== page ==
Bsp Stan Smith
Making Perfect Prime Rib is Easy
Making Prime Rib that beats the steakhouse is easy and only involves a few steps. Once you follow the formula then you will have the Lodge House experience every time.
Rubs that work the best
Best: Prime Rib - Most traditional
Also Great: Kansas City, Steakhouse (Sugar free), Santa Maria, Dallas (Spicy). All these will be sure fire hits, but the Prime Rib rub is made for this cut.
1- Rub the meat down.
Put a lot of the rub on your prime or roast. You need about 2 x what you think should go on. For full flavor let the meat set with the rub for 2 days before cooking (overnight or all day will work but the flavor wont be as developed).
On a big prime rib the flavor will get to the center by the 2nd day. The bigger the roast the thicker the coating. This is a prime that I ate.
2 - Select a good cut
The picture above was an excellent Prime. note that there is still a cat cap on the outside. you want that. don't cut it off. Look at the red part there should be veins of white. If you have a lot of white streaks then you have good marbling. Ignore a cut that has solid red. Tht's some old dairy cow and its going to be tough. Leave that one for the dollar store.
The Weight is Key
The rest of the process is calculations based on the weight, so don't throw the package away with the weight on it.
Phase 1 - Prepping
1) Let the meat come up to room temperature. This could take 1-2 hrs depending on the weight.
a. After 1 hr I usually start preheating the oven
2) Preheat oven to 500F for 30 min – 1hr .
By now your meat should be up to room temp
b. Put the meat on a rack in a pan like a cookie sheet. I line it with tin foil so the clean up is easy.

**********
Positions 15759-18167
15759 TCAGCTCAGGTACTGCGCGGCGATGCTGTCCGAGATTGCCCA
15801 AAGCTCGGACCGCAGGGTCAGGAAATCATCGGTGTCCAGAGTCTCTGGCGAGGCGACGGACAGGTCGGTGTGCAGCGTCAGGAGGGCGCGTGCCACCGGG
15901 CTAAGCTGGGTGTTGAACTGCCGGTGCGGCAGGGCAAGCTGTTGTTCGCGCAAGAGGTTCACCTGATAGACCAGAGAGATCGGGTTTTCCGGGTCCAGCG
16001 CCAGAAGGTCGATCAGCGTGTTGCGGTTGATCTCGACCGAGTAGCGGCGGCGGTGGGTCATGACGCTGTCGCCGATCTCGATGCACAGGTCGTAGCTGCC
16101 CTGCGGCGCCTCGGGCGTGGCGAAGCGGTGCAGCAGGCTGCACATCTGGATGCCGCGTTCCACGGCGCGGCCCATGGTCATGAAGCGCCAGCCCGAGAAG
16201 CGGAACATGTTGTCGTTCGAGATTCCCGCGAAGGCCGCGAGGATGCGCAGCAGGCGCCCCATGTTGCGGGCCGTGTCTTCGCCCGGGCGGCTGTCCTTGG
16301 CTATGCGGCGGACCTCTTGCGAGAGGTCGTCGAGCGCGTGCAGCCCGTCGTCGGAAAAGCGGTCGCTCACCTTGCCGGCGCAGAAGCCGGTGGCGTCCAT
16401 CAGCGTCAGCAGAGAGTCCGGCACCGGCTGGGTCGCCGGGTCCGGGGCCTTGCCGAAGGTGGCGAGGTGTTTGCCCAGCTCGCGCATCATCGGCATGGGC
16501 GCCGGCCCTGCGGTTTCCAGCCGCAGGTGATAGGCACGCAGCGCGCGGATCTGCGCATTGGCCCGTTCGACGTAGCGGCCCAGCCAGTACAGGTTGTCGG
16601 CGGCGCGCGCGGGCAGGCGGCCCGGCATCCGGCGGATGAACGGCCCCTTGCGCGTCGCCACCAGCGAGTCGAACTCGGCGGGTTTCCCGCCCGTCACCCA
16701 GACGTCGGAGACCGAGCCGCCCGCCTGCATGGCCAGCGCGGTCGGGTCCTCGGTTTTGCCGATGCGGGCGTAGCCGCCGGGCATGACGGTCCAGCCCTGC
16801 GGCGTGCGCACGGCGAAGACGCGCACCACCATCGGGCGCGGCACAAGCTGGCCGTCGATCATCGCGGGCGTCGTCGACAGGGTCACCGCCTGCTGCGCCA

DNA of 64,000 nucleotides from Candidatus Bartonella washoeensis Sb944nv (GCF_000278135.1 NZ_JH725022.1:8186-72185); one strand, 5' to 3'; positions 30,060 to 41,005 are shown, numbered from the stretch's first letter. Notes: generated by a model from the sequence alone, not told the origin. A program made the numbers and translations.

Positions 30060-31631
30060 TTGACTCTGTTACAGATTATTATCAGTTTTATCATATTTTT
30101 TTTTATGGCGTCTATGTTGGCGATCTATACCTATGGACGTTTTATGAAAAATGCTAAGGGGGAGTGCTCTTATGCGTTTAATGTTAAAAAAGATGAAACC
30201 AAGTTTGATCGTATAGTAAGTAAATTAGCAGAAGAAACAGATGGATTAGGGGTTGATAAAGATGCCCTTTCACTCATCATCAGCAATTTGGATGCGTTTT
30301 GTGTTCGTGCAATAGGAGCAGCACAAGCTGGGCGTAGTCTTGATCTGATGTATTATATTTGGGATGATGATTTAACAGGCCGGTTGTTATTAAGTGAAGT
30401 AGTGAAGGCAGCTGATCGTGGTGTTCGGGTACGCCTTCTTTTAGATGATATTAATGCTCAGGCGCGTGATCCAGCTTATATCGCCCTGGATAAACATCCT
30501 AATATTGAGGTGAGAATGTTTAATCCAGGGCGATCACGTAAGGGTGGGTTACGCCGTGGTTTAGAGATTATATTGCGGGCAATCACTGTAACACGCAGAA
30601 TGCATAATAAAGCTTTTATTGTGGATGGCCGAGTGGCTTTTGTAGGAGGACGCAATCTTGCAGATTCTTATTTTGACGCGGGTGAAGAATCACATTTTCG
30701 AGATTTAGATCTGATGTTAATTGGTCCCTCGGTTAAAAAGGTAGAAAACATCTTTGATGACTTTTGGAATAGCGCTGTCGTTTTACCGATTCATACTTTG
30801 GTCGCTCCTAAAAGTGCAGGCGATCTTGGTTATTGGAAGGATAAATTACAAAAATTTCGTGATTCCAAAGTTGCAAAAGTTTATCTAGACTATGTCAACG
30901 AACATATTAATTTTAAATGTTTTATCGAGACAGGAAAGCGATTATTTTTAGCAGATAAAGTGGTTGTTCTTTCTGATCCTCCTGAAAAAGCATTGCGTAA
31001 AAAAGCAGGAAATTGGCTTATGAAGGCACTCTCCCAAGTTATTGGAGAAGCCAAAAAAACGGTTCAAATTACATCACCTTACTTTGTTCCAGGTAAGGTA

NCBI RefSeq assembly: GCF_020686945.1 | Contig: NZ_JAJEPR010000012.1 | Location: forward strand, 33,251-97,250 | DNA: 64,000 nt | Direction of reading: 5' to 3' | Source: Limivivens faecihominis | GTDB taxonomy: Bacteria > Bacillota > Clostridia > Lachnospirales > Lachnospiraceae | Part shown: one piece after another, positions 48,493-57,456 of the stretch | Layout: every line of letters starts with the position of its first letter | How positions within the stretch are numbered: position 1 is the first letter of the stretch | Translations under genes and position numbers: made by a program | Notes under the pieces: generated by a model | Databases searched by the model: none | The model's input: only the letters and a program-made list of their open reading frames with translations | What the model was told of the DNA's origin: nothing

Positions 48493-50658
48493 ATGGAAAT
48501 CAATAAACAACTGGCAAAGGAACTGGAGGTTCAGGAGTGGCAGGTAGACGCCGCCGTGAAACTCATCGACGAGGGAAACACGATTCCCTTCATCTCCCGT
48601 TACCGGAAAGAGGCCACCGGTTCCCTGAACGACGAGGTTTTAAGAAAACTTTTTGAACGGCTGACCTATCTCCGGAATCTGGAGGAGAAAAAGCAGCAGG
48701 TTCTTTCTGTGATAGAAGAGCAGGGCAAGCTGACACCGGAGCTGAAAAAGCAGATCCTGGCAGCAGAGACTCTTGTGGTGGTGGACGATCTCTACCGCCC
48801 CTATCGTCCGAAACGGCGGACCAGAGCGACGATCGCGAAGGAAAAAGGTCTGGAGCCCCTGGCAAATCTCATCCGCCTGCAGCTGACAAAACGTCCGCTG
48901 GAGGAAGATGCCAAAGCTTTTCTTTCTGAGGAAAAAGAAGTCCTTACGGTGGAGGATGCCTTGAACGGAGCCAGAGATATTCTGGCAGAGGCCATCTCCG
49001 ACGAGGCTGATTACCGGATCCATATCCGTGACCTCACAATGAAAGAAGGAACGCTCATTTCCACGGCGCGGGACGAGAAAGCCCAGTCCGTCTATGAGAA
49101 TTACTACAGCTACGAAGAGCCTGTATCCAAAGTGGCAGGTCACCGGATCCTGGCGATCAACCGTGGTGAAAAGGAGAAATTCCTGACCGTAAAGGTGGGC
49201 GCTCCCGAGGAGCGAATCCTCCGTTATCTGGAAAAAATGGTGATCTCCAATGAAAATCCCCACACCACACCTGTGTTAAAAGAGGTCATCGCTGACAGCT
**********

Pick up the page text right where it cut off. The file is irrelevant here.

c. Put the meat on the rack. If it’s a prime rib then the rib bones should be down and the fat side up. It's VERY important not to lay your roast on the pan or it will boil and basically make roast beef. You need the rack to get air circulation around it.
Phase 2 - Putting the meat in the oven
1) Put the meat in the oven and immediately drop to 475. After this point do not open the oven door until the waiting time is done or you will lose a lot of your heat.
Cook time for phase 2:
475F @ 7 min/ Lb
so 2.7lb rib = 19 min
Phase 3 - Turn the oven off and wait
Turn oven off and don’t open the door until the times up. Yes, turn the oven off and make sure the door stays closed the entire time.
So a 2.7 lb prime would be 135 min
a 9 Lb roast would be 450 Min or 7.5 hrs
I just use the timer on my cell phone. At the end the meat will be perfectly medium rare, fully rested and ready to start slicing.
If it's still hot let it cool until just warm, that way all the juice stays in the meat.
You will now have a fully developed prime rib with a nice bark that will rival an expensive steak house.
One Last thing - Carving
I start from the right side, so slice off the overcooked outside until you see a pink wall like in a pro steakhouse, but don't throw that meat away. That is super valuable!
Since you have to heavily season the roast to get it flavored up you don't want to eat that on the steak as it will be over seasoned, so that's why you have to cut it off.
You can put it in a chili, a stew or a soup and it will be very profound but I use it for breakfast.
I sliced it up into bite sized pieces and cooked fried potatoes with onions and mushrooms and a little more spice on the potatoes and then towards the end I threw the end cap pieces in with it and then a couple eggs on top. Its hard to tell if the prime rib or the breakfast was better. But I didn't have to choose since I had both.
In this pic I added bacon... Because... Bacon.
The great thing...
The great thing about this formula is that you know long long its going to take and it gives you plenty of time to make sides, etc. Bonus pro tip: Make a lot of your sides the day before.